Music is to do with relationships between people and getting the right mix of people. That's the art of the bandleader I think—to not necessarily find the leaders of the day on their instrument, but to find talent that can be molded into the leaders of the day. So, I'm asking people who join Earthworks to do the things they probably wouldn't do in any other groups they're in—to take advantage of Earthworks as a springboard for their wildest fantasies and dreams, and to get specific and develop a specific vocabulary for the band which will eventually make the band unique. It takes awhile. It's a slow process. You don't force it, but eventually they'll find out they're playing in Earthworks with a pair of ears they don't really use in any other gig and they'll be able to view it as a place to develop and grow. And when they leave the band—if they leave the band—they will be different people to how they were when they first went into it.

Is "Splashing Out" a parody of dance music?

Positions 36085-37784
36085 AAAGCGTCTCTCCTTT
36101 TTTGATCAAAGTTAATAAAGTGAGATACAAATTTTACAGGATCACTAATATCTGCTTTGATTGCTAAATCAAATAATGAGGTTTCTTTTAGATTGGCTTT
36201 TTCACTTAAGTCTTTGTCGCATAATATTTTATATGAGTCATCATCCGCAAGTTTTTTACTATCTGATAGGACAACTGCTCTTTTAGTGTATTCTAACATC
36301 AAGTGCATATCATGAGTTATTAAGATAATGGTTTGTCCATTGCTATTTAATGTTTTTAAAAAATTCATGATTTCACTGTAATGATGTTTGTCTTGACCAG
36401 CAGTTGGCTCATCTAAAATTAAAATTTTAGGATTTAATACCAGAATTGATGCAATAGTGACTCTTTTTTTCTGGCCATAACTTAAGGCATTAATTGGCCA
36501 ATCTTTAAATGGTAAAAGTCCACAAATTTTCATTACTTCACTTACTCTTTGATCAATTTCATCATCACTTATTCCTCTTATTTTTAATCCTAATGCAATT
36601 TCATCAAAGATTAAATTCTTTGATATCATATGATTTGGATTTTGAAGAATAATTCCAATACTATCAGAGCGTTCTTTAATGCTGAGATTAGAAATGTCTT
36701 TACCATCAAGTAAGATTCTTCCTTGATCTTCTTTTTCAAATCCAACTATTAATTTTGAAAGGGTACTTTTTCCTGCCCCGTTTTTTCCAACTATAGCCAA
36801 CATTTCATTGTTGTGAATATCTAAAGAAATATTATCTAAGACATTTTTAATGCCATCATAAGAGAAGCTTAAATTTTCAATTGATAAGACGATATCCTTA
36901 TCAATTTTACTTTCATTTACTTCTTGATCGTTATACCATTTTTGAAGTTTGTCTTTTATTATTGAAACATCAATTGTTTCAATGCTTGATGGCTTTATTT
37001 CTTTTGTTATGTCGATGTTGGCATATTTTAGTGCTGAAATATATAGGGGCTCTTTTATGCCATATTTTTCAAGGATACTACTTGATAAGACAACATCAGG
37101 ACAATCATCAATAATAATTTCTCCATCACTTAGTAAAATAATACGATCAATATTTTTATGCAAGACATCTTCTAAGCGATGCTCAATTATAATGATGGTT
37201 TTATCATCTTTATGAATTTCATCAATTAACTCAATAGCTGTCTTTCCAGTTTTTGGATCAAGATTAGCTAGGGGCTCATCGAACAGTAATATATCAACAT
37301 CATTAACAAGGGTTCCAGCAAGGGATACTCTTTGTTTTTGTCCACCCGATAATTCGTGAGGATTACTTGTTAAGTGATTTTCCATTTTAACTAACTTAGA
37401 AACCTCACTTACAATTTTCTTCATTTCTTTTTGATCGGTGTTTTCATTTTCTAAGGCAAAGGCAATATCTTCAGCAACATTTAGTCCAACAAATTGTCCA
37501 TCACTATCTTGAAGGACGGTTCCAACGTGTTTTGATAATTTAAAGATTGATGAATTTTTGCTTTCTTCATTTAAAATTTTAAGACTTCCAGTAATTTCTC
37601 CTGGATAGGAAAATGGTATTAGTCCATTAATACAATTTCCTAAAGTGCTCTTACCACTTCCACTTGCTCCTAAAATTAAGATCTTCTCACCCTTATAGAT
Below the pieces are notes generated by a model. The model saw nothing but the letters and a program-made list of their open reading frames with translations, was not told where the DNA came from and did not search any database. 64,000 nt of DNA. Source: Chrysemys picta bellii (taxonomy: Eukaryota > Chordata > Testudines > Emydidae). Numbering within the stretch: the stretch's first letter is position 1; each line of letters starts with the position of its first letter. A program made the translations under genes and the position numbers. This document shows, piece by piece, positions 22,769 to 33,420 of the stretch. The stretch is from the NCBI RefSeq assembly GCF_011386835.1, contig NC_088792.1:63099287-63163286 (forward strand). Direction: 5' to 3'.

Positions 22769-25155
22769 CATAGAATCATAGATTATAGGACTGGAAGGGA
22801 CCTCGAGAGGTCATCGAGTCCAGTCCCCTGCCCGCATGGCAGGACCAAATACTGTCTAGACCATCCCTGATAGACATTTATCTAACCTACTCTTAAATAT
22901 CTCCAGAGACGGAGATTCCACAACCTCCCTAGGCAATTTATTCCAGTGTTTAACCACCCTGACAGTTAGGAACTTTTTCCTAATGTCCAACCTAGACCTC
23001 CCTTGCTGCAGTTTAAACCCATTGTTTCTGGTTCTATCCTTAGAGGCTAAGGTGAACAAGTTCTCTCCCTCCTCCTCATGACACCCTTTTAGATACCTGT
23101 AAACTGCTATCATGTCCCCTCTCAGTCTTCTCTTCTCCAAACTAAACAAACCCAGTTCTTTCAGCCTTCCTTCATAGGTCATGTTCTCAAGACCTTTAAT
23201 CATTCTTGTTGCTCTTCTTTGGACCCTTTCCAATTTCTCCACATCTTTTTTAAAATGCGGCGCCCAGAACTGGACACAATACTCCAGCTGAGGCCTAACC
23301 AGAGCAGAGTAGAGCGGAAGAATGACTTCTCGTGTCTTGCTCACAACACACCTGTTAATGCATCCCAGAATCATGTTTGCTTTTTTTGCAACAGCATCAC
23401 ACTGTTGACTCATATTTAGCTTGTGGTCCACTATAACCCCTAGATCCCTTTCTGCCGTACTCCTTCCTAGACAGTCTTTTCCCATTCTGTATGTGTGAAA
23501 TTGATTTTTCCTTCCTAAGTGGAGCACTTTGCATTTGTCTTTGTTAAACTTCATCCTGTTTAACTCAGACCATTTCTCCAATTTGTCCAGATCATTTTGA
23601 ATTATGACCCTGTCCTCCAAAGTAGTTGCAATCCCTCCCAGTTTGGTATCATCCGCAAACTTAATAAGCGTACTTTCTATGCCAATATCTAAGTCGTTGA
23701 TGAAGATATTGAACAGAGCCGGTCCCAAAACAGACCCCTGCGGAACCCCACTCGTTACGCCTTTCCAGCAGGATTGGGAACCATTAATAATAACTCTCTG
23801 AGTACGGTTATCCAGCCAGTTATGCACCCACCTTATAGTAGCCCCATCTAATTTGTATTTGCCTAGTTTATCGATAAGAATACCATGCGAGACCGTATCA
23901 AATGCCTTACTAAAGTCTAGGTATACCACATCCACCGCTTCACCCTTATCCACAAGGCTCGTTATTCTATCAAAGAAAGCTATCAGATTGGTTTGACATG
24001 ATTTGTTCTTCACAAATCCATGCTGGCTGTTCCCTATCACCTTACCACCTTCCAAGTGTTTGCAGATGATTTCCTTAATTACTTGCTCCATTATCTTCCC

Perhaps a sideways glance. It starts like that, but then it rapidly implodes into a Cecil Taylor kind of rave-up between piano and drums in the middle, and then out of that debris it kind of reassembles itself. So, it disassembles itself and reassembles itself. It goes into a black hole in the middle which you can take as a comment on dance music if you like or not if you like. It's very prevalent, dance music. I feel jazz players should take on all forms of music of the day. I think jazz has always been a great big stew—a great big mess of things. I think jazz musicians are commentating all the time on current popular forms. Jazz always used popular forms, today it's hip hop and dance. So, instead of now where you might have Miles Davis tracks played with hip hop kind of rhythm machines and things, we thought we'd do one and have it as I say, explode in the middle and reassemble later. Hence, "Splashing Out."